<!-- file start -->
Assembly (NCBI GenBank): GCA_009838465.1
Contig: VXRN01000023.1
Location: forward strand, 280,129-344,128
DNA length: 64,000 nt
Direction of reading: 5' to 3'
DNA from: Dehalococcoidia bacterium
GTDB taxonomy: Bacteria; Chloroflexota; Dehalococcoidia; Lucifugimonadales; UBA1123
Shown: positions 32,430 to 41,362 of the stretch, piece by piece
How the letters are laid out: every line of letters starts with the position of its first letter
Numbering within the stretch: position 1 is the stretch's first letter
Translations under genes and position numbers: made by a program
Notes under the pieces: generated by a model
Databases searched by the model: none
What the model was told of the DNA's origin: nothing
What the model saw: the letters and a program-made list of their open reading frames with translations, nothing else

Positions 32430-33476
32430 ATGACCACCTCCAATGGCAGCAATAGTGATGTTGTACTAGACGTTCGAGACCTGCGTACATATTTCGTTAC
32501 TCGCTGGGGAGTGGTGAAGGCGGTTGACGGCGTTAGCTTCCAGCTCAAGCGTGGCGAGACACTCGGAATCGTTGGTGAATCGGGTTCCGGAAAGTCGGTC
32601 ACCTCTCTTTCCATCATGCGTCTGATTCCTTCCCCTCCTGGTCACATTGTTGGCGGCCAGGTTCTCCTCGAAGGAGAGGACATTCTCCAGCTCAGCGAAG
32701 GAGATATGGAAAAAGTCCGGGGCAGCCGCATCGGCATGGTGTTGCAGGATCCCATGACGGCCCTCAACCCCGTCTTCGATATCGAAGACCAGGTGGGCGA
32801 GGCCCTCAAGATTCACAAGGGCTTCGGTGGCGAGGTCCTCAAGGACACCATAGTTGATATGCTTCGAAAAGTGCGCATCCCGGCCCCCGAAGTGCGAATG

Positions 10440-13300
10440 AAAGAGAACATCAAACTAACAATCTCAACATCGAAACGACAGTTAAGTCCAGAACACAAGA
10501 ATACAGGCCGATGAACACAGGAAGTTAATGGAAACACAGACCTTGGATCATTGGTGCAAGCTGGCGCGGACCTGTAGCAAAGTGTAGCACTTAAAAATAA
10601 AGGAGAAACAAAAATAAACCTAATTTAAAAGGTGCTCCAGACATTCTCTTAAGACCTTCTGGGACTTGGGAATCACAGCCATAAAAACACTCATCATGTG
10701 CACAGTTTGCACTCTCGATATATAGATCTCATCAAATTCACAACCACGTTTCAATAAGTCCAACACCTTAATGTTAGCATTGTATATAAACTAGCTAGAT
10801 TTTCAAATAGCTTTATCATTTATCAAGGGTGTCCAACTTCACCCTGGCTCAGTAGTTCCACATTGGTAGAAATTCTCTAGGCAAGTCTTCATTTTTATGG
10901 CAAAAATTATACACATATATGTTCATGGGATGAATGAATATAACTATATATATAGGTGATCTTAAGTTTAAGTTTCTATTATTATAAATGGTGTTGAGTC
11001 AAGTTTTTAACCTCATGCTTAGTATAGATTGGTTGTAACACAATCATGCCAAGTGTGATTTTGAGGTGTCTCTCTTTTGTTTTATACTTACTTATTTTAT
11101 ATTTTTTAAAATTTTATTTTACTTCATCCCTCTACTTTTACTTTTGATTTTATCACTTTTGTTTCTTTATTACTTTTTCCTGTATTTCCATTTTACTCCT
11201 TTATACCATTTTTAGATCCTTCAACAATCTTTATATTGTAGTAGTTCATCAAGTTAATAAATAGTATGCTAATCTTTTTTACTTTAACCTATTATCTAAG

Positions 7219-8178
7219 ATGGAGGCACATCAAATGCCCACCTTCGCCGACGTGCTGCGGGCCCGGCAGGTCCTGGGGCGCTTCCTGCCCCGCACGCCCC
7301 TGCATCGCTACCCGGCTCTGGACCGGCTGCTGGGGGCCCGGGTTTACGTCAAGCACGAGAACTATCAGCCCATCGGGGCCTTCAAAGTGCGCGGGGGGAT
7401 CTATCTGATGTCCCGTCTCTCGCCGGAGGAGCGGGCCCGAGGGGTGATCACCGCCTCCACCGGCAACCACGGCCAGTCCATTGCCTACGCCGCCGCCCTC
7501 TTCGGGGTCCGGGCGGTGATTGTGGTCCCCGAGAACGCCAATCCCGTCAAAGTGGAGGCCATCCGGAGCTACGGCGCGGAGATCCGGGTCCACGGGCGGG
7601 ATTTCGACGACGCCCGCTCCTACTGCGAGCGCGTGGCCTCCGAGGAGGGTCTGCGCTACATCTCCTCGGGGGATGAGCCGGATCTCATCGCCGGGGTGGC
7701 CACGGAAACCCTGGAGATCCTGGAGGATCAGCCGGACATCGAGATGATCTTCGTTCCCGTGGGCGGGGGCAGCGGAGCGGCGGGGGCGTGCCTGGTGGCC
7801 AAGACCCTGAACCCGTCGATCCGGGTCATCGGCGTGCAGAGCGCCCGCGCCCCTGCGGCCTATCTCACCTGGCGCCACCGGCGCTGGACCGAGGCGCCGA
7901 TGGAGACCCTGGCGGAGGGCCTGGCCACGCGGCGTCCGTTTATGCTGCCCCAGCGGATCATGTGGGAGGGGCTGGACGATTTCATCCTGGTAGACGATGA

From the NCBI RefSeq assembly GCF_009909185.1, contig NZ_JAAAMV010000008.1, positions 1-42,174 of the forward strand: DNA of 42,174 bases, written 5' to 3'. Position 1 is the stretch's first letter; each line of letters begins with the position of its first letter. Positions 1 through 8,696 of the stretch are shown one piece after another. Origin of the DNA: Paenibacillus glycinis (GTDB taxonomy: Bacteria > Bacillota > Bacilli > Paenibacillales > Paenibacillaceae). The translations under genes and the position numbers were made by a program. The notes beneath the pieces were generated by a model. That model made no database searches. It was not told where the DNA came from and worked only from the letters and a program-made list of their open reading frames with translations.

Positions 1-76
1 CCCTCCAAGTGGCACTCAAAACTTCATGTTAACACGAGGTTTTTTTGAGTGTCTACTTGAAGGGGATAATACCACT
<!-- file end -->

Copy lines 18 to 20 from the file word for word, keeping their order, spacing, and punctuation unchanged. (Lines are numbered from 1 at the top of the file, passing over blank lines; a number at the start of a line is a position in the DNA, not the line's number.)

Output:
32501 TCGCTGGGGAGTGGTGAAGGCGGTTGACGGCGTTAGCTTCCAGCTCAAGCGTGGCGAGACACTCGGAATCGTTGGTGAATCGGGTTCCGGAAAGTCGGTC
32601 ACCTCTCTTTCCATCATGCGTCTGATTCCTTCCCCTCCTGGTCACATTGTTGGCGGCCAGGTTCTCCTCGAAGGAGAGGACATTCTCCAGCTCAGCGAAG
32701 GAGATATGGAAAAAGTCCGGGGCAGCCGCATCGGCATGGTGTTGCAGGATCCCATGACGGCCCTCAACCCCGTCTTCGATATCGAAGACCAGGTGGGCGA